i.e., the distance to the position that corresponds to the fraction f of the run through the place field. Choosing f = 0 would mean that a spike encodes the distance from the beginning of the place field, f = 1/2 would mean that a spike encodes the distance to middle of the field and f = 1 indicates the distance to the end of the field (see Fig. 2B for illustration).

Phase Difference

Equations (4) and (6) let us relate the starting cycle \({n}_{0}^{(i)}\) to the reference position x (i) via

$${n}_{0}^{(i)}=\frac{{x}^{(i)}-f{w}^{(i)}}{v{{\rm{\Theta }}}_{v}},$$

and thus, combining eqs (2), (5) and (7), we can express the phase difference between two cells i and j as

$$\begin{array}{lll}{{\rm{\Delta }}}^{(ij)}{\psi }_{n} & := & {\psi }_{n}^{(i)}-{\psi }_{n}^{(j)}={{\rm{\Delta }}}^{(ij)}{\varphi }_{0}+{\rm{\Phi }}v{{\rm{\Theta }}}_{v}[\frac{n-{n}_{0}^{(i)}}{{w}^{(i)}}-\frac{n-{n}_{0}^{(j)}}{{w}^{(j)}}]\\ & = & \{\begin{array}{ll}{{\rm{\Delta }}}^{(ij)}{\varphi }_{0}-\frac{{{\rm{\Phi }}{\rm{\Delta }}}^{(ij)}x}{{w}^{(i)}}+\frac{{{\rm{\Phi }}{\rm{\Delta }}}^{(ij)}w}{{w}^{(i)}}[f-\frac{v{{\rm{\Theta }}}_{v}}{{w}^{(j)}}(n-{n}_{0}^{(j)})] & {\rm{if}}\,{n}_{0}^{(j)}\ge {n}_{0}^{(i)}\\ {{\rm{\Delta }}}^{(ij)}{\varphi }_{0}-\frac{{{\rm{\Phi }}{\rm{\Delta }}}^{(ij)}x}{{w}^{(j)}}+\frac{{{\rm{\Phi }}{\rm{\Delta }}}^{(ij)}w}{{w}^{(j)}}[f-\frac{v{{\rm{\Theta }}}_{v}}{{w}^{(i)}}(n-{n}_{0}^{(i)})] & {\rm{if}}\,{n}_{0}^{(i)}\ge {n}_{0}^{(j)}\end{array},\end{array}$$

where in general we denote differences by

$${a}^{(i)}-{a}^{(j)}:={{\rm{\Delta }}}^{(ij)}a$$

and expanded \(n-{n}_{0}^{(i)}=n-{n}_{0}^{(j)}+{n}_{0}^{(j)}-{n}_{0}^{(i)}\) for \({n}_{0}^{(j)}\ge {n}_{0}^{(i)}\), and \(n-{n}_{0}^{(j)}=n-{n}_{0}^{(i)}+{n}_{0}^{(i)}-{n}_{0}^{(j)}\) for \({n}_{0}^{(i)}\ge {n}_{0}^{(j)}\).

Special case w (i) = w (j) = w

Most coding ideas regarding phase precession implicitly assume place fields of equal width. In such a case equation (8) simplifies to

$${{\rm{\Delta }}}^{(ij)}{\psi }_{n}={{\rm{\Delta }}}^{(ij)}{\varphi }_{0}-\frac{{{\rm{\Phi }}{\rm{\Delta }}}^{(ij)}x}{w}.$$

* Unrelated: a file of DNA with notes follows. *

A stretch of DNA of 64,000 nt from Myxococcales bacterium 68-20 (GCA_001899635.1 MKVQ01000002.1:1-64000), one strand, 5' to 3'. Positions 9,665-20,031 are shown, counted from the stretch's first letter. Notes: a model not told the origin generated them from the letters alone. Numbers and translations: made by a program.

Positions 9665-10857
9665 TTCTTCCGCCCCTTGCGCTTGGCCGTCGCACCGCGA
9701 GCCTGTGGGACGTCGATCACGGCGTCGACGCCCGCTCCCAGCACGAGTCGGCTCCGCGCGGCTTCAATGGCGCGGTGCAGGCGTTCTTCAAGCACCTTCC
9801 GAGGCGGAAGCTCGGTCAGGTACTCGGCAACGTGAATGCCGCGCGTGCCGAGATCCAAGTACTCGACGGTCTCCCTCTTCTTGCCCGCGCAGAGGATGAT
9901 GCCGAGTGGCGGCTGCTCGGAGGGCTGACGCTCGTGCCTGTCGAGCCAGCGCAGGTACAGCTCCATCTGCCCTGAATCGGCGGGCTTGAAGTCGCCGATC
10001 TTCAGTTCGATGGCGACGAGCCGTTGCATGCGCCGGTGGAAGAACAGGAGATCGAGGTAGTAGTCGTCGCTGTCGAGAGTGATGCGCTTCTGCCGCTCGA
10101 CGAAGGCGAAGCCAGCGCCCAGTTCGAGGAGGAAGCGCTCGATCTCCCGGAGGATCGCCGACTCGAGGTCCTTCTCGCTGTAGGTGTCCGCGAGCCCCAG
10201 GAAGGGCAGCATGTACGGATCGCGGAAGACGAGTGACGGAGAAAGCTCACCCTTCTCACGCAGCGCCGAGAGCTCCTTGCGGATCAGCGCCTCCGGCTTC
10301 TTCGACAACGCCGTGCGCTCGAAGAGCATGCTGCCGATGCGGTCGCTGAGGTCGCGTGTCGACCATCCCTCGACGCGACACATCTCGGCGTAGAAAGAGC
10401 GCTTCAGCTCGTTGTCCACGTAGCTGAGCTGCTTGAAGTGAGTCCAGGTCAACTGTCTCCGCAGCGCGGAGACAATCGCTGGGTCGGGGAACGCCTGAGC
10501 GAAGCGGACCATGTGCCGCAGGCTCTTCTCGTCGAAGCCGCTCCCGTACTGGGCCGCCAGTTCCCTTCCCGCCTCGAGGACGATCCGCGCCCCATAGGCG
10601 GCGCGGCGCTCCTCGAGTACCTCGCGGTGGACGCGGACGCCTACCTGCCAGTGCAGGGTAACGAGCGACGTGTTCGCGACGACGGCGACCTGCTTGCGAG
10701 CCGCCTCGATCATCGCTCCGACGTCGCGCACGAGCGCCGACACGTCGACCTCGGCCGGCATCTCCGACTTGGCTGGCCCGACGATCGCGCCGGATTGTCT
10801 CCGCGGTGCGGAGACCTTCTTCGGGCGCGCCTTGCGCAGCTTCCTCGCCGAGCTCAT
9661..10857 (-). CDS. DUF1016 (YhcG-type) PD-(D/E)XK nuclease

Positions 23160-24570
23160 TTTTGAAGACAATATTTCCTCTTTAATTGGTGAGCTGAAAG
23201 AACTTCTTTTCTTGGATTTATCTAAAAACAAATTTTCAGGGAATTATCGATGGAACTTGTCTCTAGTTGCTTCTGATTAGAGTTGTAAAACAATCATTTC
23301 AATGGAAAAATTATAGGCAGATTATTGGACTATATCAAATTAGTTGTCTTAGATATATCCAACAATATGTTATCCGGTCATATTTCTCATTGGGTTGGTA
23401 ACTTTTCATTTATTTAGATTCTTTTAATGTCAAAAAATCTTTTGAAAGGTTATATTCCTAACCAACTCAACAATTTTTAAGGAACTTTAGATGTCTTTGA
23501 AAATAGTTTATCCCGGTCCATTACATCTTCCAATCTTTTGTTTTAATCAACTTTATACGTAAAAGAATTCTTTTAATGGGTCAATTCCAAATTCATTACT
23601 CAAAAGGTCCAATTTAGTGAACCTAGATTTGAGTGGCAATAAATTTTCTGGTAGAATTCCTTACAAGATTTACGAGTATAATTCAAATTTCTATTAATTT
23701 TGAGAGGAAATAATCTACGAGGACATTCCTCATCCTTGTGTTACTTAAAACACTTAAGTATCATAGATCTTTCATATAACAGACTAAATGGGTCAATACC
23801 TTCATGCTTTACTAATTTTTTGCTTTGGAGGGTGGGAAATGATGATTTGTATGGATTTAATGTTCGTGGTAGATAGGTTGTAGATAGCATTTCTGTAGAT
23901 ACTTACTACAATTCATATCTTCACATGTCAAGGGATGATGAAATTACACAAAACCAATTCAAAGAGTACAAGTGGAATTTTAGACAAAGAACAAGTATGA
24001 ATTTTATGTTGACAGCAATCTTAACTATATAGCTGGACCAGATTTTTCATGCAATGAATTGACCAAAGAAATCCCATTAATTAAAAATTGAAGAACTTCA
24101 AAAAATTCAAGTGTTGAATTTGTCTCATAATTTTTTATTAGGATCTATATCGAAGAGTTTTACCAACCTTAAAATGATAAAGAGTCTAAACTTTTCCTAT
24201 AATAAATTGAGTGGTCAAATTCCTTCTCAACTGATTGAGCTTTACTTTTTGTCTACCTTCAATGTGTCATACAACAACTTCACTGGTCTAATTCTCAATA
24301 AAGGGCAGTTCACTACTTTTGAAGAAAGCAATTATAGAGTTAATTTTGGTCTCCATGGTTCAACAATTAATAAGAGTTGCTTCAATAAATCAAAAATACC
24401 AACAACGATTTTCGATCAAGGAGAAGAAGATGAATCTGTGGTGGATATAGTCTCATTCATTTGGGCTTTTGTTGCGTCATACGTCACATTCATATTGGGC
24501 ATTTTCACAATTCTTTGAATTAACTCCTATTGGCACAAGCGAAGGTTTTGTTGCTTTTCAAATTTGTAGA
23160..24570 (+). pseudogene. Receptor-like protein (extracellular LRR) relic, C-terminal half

A consistent phase code requires that Δ(ij) ψ n  = 0 for Δ(ij) x = 0, and thus the difference in phase offsets must vanish,

$${{\rm{\Delta }}}^{(ij)}{\varphi }_{0}=\mathrm{0,}$$

i.e., all neurons should start the place field firing at the same phase ϕ 0. Therefore, when the two cells encode different positions, we have

$${{\rm{\Delta }}}^{(ij)}\psi =-\frac{{\rm{\Phi }}}{w}{{\rm{\Delta }}}^{(ij)}x.$$

The phase shift is therefore proportional to the place field difference consistent with the experimentally reported phase code for distance8, 9, 32 and illustrated in Fig. 1A.

General case w (i)w (j)

The most obvious difference to the special case of equal widths is that, for unequal place field widths w (i)w (j), where the phase difference depends on the cycle number n, the phase relation changes with time; see equation (8) and Fig. 1B. Consistency between the phase and the place code thus cannot be achieved on a cycle by cycle basis, however, the consistency argument can be generalized if one assumes that for cells with Δ(ij) x = 0, the phase difference has to be zero averaged over N + 1 spike pairs in N theta cycles. Averaging is a biologically plausible computation, since spike-timing dependent synaptic learning rules15 that encode sequence memories are able to average over multiple repetitions of spike pairs, which in the present case would be averaging over all theta cycles in a place field traversal4, 7, 16.